As I was walking to receive the ashes, I was also walking toward that plain cross. As the ashes were placed on my forehead and the sign of the cross was made I heard these words spoken; “From dust you have come, from dust you will return.” I knew I was in the Presence of the One who Created me, created me in the image and likeness of God…….I was humbled. For it is not I who is control, it is not I who can do it on my own (although often I think I can) but Christ in his mercy and love gives me the desire, softens my heart and moves me to change, repent if you will and to be transformed more deeply into that likeness and image deeply and authentically. It is here in these forty days that I experience death and in so doing I am renewed with the splendor of resurrection life!

“Have this mind in you, which was also in Christ Jesus: who, existing in the form of God, counted not the being on an equality with God a thing to be grasped, but emptied himself, taking the form of a servant, being made in the likeness of men; and being found in fashion as a man, he humbled himself, becoming obedient even unto death, yea, the death of the cross.” 

Phillippians 2:5-8

Humility (humble) is from the Latin word(s) humilitas, humilis which mean “of the earth,” low, grounded.”

I say, You Oh Christ are humble.

May each of us receive the graces of Lent, pour out our hearts and become renewed with Resurrection life!

Sunday, December 28, 2014


The year of 2014 has been filled with changes. It has brought new life and a deep gratitude for  my Creator and for each one of you who have journeyed with me. This includes my family, my community at St. Agnes Church in San Francisco, my Dog Park Community and my community in my neighborhood of Cole Valley. Each of you have played a part in encouragement, challenging me to move ahead and through it all you have exhibited love. I am also grateful to my friends on Face Book. Often we think and say what a waste of time this is but FaceBook has allowed me to stay in contact with those near and far bringing together those whom I have known for decades and those whom I have known but a short time.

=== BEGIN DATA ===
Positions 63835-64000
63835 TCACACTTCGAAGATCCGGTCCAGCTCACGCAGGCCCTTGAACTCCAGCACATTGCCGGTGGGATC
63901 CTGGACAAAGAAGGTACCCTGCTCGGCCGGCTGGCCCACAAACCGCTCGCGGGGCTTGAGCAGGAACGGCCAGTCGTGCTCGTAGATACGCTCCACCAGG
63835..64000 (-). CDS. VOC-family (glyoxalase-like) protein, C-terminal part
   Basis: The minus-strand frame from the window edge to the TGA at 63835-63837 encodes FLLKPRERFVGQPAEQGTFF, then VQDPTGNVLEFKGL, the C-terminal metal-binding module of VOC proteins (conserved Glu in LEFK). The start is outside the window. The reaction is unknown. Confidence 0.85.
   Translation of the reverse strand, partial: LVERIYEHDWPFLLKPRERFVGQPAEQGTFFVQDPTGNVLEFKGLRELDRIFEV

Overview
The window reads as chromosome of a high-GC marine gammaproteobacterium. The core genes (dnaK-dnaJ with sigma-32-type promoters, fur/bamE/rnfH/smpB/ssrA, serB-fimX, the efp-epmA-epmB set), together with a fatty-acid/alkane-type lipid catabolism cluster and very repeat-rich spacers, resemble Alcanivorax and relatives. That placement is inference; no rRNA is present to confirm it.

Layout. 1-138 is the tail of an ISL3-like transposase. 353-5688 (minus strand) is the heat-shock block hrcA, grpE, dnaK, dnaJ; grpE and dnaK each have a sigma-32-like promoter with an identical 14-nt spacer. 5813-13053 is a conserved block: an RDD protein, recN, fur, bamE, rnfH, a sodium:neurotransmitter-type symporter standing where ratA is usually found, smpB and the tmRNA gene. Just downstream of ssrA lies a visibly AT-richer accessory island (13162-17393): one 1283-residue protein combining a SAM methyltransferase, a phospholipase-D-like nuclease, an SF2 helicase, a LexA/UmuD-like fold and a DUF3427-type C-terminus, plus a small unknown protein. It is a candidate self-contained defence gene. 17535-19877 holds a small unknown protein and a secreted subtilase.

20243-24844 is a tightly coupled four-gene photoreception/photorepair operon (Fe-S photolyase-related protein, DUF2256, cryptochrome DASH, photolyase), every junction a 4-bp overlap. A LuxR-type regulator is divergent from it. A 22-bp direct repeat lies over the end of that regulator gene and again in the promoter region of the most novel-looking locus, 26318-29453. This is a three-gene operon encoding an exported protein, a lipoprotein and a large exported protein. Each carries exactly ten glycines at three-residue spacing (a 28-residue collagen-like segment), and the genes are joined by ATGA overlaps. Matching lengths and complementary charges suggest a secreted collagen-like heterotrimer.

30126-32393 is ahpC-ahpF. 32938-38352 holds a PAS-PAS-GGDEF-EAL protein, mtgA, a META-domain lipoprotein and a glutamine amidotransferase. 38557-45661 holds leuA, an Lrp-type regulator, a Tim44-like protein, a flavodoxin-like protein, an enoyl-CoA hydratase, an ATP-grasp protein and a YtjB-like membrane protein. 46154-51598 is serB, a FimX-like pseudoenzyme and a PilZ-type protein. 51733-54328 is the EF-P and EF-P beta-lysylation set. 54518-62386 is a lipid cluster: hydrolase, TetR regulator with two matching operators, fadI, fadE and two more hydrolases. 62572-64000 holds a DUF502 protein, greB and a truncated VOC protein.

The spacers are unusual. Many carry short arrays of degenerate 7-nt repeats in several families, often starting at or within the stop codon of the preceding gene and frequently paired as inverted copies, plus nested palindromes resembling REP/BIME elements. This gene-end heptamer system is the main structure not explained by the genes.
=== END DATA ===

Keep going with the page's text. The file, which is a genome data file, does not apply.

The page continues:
After being in a wheelchair for over a year I finally received my prosthesis for my right leg in the middle of June. Through an amazing physical therapy team which includes not only UCSF but friends from my neighborhood and dog park but also my co-workers at Enchanted Hills Camp in Napa. It was there that I initially began to walk during the summer. It was here where I needed to be vulnerable and a bit dependent as I took my first steps with a walker, a cane and eventually on my own free of any support devices. I am grateful.

In July I became a board member for the Independent Living Resource Center of San Francisco. This is an organization for advocacy for people with disabilities and paving ways for independence and freedom. This includes programs, speaking out for disability rights and advocacy. I am grateful for this opportunity to serve in this capacity.

August brought a family reunion on my mother”s side of the family, the Ryan’s. It was so wonderful to see cousins I haven’t seen in decades but were so close to when we were children. It was filled with joy. I was able to visit my brother and sister, niece and great nieces, Wayne and Paula and I was able to spend significant time with my cousin whom I call Aunt Rosemary. She has in many ways been a second mother to me over the years. I also got to spend time with my cousin Mike, his wife Jackie and their son and daughter Sarah and Tony. Mike and I were mischief makers as kids and guess what? We still are! 

Lest I not forget the great lunch I had with some of my grammar, junior high and high school friends in Saratoga; Lynn Nutter Eddy, Susan Cramer Colleen Brundage, Maryanne Brundage Fredericks and Fred Lee. What a time it was reminiscing, looking at one another and thinking, Wow, we’ve not aged, we’ve grown richer and deeper and besides that we look great, just like we hadn’t aged much at all! Of course the lighting was a little dim, our vision isn't what it used to be but…….Hey!